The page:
How Do We Draw Conclusions

Have you ever thought about how we draw conclusions/make inferences? Have you ended up drawing nonsense conclusion or super biased thinking without accessing the facts? You are not alone!

Let’s try to put things into perspective and use some example:

  1. Observable Fact: The Sun rises in the East and sets in the West.
  2. Selective Detail: The Sun appears to be moving.
  3. Inference: The Sun is Moving.
  4. Assumption: The Sun circles around the Earth.
  5. Conclusion: The Earth is at the center of the Universe.

Caution: Even though stated as is, it sounds logical, BUT the Earth is not at the center of the universe.
Mental models include what a person think is true, not necessarily is actually true.

They affect your thinking patterns, recognizing patterns and the learning process. They are insights, not knowledge (conscious and unconscious)…. Your memory is a treasure of mental models.

What is mental model?

A mental model is an explanation of how something works or as per one -Peter Senge ( The Fifth Discipline) have stated:

Mental models are deeply ingrained assumptions, generalizations or even pictures of images that influence how we understand the world and how we take action. Often, we are not consciously aware of our mental models or the effect they have on our behavior.

Our mental models of how bicycles work can “simulate” this to know it won’t work.

We can avoid jumping to conclusions by using The Ladder of Inference or also known as “Process of Abstraction” which describes the thinking process that we go through, usually without realizing it, to get from a fact to a decision or action. The thinking stages can be seen as rungs on a ladder and are shown below:

Ladder of Inference

Now that we are familiar with the Ladder of Inference, we must be stay aware about our thinking process and make sure it works in our interest. We don’t want no faulty ‘Mental Models’ that would lead us to poor conclusions and decisions, do we?

Let’s looks at the Baby Elephant Syndrome and how this faulty mental model formed a belief that he/she can’t break free:

Baby Elephant Syndrome

The name comes from baby elephants raised in captivity. If a baby elephant is tied to a tree with a strong rope or a chain and cannot roam freely, it instinctively tries to break the chain, but can’t because it lacks an adult’s strength. Eventually it accepts its efforts as futile, stops struggling, and won’t try for the rest of its life, because of its prior conditioning. Fully grown elephants raised in captivity can be tied to a small tree with a thin rope, and don’t try to break free, because of what they learned when they were young. Sad, right?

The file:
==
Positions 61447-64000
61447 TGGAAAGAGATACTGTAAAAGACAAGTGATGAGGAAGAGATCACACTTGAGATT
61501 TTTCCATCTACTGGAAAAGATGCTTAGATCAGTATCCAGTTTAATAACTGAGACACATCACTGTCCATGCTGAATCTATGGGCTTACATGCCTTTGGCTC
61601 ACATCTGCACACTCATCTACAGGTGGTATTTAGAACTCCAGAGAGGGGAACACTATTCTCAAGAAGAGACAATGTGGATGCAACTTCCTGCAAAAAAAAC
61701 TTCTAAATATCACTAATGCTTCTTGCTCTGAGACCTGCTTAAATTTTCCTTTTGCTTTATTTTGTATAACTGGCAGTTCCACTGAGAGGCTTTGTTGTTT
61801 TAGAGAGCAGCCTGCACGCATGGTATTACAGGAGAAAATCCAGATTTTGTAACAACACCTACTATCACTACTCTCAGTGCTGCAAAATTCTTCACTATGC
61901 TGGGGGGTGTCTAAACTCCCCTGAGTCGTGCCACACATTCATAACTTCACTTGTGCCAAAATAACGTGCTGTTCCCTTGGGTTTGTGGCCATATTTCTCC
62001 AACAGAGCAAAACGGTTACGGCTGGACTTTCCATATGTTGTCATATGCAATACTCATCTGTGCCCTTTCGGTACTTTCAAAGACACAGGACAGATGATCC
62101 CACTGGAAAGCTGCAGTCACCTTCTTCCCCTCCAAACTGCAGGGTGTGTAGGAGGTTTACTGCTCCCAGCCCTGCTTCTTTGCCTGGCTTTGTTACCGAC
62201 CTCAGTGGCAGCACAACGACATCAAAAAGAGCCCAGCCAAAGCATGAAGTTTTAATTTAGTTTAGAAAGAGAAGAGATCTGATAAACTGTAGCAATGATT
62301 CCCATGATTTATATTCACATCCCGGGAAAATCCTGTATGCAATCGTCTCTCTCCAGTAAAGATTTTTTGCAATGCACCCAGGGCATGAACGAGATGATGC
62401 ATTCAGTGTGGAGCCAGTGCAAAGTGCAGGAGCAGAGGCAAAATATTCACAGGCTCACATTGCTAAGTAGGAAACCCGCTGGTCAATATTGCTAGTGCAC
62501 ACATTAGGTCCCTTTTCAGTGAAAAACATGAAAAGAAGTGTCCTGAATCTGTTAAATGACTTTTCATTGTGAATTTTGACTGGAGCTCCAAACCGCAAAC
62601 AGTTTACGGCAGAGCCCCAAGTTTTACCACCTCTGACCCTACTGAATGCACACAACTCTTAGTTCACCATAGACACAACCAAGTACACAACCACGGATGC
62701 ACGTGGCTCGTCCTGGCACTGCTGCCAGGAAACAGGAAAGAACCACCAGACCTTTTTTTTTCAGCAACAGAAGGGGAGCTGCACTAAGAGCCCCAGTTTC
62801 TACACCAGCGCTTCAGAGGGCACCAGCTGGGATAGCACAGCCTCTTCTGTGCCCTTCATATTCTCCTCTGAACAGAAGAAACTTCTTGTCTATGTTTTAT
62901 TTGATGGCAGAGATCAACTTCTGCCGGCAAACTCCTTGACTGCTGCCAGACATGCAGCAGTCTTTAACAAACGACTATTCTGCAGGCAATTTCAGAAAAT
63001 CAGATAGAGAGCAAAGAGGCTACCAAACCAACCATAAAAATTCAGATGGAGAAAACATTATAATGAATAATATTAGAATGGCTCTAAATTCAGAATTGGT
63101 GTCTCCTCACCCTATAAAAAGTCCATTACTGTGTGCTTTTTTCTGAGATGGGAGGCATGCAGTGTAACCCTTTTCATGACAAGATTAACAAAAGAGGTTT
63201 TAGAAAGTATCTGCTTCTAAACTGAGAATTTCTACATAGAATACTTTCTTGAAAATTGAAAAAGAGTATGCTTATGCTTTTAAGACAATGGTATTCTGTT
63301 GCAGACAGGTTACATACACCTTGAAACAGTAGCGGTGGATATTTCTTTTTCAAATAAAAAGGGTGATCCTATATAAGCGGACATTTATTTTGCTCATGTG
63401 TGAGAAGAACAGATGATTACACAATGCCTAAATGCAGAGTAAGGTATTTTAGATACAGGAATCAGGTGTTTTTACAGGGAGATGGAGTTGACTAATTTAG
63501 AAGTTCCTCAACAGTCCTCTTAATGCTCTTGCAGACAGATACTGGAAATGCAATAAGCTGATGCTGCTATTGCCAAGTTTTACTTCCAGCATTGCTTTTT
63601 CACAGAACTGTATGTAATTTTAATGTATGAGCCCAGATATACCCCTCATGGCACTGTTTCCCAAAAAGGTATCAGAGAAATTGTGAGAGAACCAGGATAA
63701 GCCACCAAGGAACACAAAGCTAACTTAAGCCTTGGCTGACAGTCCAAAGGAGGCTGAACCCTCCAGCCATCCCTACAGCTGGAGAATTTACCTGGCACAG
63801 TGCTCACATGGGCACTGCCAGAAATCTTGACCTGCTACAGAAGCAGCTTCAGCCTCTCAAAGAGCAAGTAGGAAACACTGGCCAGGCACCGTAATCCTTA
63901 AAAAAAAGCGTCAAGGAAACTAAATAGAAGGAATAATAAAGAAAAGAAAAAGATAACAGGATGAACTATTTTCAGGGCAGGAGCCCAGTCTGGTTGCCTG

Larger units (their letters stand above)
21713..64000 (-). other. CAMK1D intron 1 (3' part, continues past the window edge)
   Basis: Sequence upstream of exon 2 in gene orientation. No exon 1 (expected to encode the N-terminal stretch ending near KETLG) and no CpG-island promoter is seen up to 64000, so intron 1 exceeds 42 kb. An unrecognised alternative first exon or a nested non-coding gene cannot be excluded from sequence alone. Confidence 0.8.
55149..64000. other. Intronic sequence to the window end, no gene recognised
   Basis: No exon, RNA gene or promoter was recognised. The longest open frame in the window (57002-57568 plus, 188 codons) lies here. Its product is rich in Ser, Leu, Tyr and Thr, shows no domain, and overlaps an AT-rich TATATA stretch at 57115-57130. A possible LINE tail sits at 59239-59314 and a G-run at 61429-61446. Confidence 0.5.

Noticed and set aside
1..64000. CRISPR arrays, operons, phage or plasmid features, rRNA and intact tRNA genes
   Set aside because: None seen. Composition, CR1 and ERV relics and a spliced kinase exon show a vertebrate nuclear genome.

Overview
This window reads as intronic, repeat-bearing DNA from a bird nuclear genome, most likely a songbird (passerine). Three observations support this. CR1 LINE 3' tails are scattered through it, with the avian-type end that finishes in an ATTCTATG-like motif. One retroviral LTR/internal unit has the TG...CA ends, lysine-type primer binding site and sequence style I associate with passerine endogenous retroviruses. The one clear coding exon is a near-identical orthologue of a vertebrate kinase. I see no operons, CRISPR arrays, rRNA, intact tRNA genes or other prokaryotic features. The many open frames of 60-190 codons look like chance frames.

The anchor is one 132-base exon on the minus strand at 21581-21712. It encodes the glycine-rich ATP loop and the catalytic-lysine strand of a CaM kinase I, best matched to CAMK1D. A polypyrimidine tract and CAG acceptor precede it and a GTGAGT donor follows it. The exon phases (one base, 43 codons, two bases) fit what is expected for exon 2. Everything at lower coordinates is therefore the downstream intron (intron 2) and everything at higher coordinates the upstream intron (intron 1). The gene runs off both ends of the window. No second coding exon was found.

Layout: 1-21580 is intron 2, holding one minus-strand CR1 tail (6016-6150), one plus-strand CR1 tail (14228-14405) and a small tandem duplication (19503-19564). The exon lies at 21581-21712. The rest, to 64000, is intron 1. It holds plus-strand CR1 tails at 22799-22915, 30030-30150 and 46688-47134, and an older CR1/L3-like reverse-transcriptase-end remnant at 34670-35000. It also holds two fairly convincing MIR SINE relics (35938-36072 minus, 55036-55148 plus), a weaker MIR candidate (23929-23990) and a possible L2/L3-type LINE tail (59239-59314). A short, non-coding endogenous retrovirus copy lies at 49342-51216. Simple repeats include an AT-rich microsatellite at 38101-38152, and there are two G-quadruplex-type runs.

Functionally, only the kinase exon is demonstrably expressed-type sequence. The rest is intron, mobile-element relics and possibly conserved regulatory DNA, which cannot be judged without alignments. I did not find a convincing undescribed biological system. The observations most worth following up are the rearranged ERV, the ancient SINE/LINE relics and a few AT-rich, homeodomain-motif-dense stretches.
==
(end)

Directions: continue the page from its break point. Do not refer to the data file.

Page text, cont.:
HOW DO YOU FIND THE FLAWS IN A MENTAL MODEL?

Whenever you feeling: Surprised, Shocked, Angered, Upset, Depressed, Defeated or Disgusted, stop for a moment and examine if the reaction is in response to any real threat of danger. If it isn’t, take that as a loud and clear sign that your mental model is flawed in some way. You expected things to go one way but instead it went the other way in which case you simply didn’t have the model in place to anticipate the change or event that originally caused the reaction/emotion of surprise or anger.

So what do we do? How do we challenge our beliefs? How do we know if my belief is based on facts, not assumptions?

Keep calm and get your facts straight! — Ask provoking questions, gather information from different sources, use facts, inquire others thought and one this is for sure — Stop Jumping Into Conclusions and start asking yourself:

  • Why have I chosen this course of action? Are there other actions I should have considered?
  • What belief lead to that action? Was it well-founded?
  • Why did I draw that conclusion? Is the conclusion sound?
  • What am I assuming, and why? Are my assumptions valid?
  • What data have I chosen to use and why? Have I selected data rigorously?
  • What are the real facts that I should be using? Are there other facts I should consider?

Bottom line:

  • Becoming more aware of your own thinking and reasoning
  • Making your thinking and reasoning more visible to others
  • Inquiring into others thinking and reasoning

Thanks for reading!

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